The coldest continent is home to the largest marine protected area, but who actually owns Antarctica and all of its icy glory? Lawfully, it is not a country because it has no government, and no indigenous population has claimed ownership. So who controls this icy land?
Currently, seven countries have made territorial claims to different parts of Antarctica, some of which overlap and under dispute. The countries are Britain, Argentina, Australia, Chile, France, New Zealand and Norway. In fact, Australia just bagged three more islands from the icy wasteland with their territorial claims: Crocodile Island, Rhino Island and Uranus Island.
According to The Telegraph, it seems that Antarctica is owned by several countries, but despite all the territorial claims, a large portion of this frozen landmass still remains unclaimed. However, despite competing claims to Antarctica, the continent simultaneously belongs to nobody and everybody. This is according to the Antarctic Treaty penned in 1961.
An Austrian Government website explains that the treaty puts aside the potential for conflict over sovereignty. According to the treaty, any assertion or claim to territorial sovereignty on the continent is banned or denied. It also states that no new claims in any parts of the land should be made because the continent is set aside for peaceful and scientific purposes, the Daily Express reports.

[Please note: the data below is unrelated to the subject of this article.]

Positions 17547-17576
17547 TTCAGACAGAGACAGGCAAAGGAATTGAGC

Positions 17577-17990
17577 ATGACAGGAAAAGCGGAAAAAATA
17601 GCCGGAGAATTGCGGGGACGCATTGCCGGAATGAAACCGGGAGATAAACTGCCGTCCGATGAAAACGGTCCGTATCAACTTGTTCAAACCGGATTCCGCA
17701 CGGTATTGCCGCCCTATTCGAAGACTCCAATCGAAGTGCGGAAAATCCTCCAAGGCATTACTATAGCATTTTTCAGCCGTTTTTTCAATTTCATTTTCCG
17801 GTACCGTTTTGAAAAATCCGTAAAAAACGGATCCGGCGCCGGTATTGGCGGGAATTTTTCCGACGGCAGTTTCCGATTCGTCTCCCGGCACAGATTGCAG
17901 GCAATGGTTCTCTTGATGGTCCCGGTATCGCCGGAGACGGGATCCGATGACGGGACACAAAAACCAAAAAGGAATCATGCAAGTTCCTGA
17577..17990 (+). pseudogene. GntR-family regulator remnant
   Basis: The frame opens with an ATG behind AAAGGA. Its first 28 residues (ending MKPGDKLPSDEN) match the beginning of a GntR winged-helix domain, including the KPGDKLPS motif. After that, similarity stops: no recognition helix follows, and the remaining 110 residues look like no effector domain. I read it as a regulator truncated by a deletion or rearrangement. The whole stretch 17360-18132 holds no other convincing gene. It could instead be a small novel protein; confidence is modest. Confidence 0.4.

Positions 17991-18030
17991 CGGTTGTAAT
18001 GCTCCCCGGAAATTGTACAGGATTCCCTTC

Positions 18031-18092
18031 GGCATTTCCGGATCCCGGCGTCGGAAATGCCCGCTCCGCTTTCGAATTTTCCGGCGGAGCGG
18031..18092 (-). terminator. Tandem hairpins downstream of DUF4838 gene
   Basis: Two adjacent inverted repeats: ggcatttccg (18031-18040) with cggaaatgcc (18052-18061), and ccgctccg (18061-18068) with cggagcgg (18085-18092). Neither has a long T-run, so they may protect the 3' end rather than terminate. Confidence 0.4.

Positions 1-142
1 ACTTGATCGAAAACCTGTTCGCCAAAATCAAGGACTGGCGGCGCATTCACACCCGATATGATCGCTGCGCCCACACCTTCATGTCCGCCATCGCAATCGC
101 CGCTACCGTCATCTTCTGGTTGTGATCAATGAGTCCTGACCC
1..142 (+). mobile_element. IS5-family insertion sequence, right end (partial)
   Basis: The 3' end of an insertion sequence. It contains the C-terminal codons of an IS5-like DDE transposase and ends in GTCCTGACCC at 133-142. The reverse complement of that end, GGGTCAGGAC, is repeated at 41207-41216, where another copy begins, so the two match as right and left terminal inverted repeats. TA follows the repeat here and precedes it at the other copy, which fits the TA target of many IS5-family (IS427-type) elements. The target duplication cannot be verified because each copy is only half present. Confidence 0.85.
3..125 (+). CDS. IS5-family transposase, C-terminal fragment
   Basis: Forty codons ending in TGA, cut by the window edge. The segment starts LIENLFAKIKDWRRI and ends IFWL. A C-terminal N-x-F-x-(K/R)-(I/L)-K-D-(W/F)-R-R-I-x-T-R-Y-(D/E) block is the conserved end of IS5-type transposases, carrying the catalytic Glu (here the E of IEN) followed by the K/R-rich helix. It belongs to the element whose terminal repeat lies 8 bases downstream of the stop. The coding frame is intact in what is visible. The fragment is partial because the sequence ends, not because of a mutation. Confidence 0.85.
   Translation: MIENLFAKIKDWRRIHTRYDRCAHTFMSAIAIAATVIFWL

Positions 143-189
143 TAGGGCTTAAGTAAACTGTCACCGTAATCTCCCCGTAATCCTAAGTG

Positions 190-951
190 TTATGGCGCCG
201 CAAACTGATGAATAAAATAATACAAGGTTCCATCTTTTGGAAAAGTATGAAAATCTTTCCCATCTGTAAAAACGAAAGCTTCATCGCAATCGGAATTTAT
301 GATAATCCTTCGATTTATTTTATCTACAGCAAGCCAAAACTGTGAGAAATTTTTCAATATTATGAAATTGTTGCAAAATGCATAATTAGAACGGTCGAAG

In general, the treaty designates Antarctica as a land without an owner, serving as a “natural reserve, "devoted to peace and science”. Any territorial claims are nulled because the purpose of the continent is only to support scientific endeavors globally share scientific researches conducted in the land. Member of the United Nations that have signed up to the treaty has now reached 52, and rally behind the creation of the a marine park in an effort to "consistently support" the conservation of Antarctica.